Louisiana psychologists can prescribe meds
■ Fifty nonphysicians stand ready to file for prescribing privileges.
By Myrle Croasdale — Posted June 7, 2004
Louisiana's governor signed a bill in May that gives psychologists prescribing authority, making the state the second in the nation to do so.
Psychiatrists said this action puts patients at risk and erodes the quality of medical care. But psychologists said it improves patients' access to mental health treatment.
New Mexico passed prescribing rights for psychologists in 2002 and is expected to begin accepting applications for certificates later this summer. Less than a dozen psychologists are expected to qualify in New Mexico, while some 50 psychologists are anticipated to meet certificate requirements in Louisiana, according to the American Psychological Assn. An estimated 200 psychologists nationwide are thought to have completed postdoctoral prescribing programs, the association said.
Michelle Riba, MD, president of the American Psychiatric Assn., said giving psychologists prescribing authority jeopardizes public safety.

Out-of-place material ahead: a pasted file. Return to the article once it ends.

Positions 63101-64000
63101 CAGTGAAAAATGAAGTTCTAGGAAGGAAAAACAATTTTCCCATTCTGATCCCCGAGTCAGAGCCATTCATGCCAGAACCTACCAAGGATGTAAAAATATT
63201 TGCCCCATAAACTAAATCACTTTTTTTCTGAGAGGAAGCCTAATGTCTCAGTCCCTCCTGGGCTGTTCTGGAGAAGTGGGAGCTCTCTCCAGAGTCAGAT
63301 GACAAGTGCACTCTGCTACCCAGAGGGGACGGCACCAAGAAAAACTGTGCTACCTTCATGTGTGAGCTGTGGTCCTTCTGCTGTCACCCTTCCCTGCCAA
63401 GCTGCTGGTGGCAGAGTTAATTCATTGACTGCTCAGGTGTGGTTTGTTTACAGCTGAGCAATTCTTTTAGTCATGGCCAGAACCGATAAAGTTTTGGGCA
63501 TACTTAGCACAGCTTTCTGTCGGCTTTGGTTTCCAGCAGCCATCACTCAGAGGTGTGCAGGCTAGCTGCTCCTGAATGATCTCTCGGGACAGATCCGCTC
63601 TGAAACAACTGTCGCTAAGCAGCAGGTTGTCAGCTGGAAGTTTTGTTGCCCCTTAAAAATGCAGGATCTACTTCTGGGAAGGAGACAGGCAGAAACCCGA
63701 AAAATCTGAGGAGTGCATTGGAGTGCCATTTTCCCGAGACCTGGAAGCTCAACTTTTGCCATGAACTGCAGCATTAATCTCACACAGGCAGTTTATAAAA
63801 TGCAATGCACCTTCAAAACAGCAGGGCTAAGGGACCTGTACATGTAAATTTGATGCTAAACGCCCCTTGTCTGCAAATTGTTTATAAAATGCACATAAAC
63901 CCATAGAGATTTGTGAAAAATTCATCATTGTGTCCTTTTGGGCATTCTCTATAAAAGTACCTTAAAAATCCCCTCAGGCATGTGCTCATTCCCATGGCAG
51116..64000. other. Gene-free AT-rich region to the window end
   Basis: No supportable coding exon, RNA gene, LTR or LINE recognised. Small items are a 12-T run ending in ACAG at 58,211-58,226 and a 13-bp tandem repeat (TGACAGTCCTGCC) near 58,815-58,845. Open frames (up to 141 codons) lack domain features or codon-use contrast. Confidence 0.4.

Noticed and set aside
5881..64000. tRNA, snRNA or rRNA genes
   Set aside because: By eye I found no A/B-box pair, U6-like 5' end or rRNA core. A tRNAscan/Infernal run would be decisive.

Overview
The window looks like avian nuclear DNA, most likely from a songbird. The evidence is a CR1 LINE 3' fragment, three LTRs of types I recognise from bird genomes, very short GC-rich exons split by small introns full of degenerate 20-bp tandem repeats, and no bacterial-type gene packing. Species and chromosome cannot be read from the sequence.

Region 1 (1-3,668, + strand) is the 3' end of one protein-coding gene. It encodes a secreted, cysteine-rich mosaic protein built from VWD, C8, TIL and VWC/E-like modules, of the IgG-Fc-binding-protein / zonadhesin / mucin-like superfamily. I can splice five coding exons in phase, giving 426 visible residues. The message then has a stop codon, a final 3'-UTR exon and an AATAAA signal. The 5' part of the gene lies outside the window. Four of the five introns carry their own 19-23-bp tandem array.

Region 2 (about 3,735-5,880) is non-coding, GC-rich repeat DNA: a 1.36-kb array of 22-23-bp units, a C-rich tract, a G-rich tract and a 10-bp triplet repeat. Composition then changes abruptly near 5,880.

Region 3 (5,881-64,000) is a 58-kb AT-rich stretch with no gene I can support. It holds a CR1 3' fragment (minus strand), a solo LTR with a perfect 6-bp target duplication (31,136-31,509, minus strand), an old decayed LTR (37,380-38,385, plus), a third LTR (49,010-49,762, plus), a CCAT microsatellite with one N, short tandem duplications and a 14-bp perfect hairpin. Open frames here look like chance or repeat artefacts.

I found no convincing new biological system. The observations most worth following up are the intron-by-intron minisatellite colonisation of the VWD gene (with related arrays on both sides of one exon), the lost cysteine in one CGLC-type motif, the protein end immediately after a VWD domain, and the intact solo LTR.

"Gov. [Kathleen] Blanco and the Louisiana State Legislature have codified a dangerous, substandard level of care as legally acceptable in Louisiana," Dr. Riba said.
The American Medical Association also opposes psychologist prescribing.
The law will require psychologists to collaborate with the patient's primary care physician, but psychiatrists called this inadequate.
"There is nothing in the law to ensure that a physician will ever lay eyes on the patient," Dr. Riba said.
Psychiatrists also took issue with the oversight system.
"The law vests sole oversight of prescribing psychologists with the Louisiana State Board of Examiners of Psychologists, a regulatory board whose members are not trained in the practice of medicine and cannot judge the medical competency of anyone," Dr. Riba said.
The psychologists group, on the other hand, sees prescribing rights as a way to increase access to care.
"Louisiana, like New Mexico, had identified a pretty significant access-to-care problem," said Russ Newman, PhD, executive director for professional practice for the American Psychological Assn.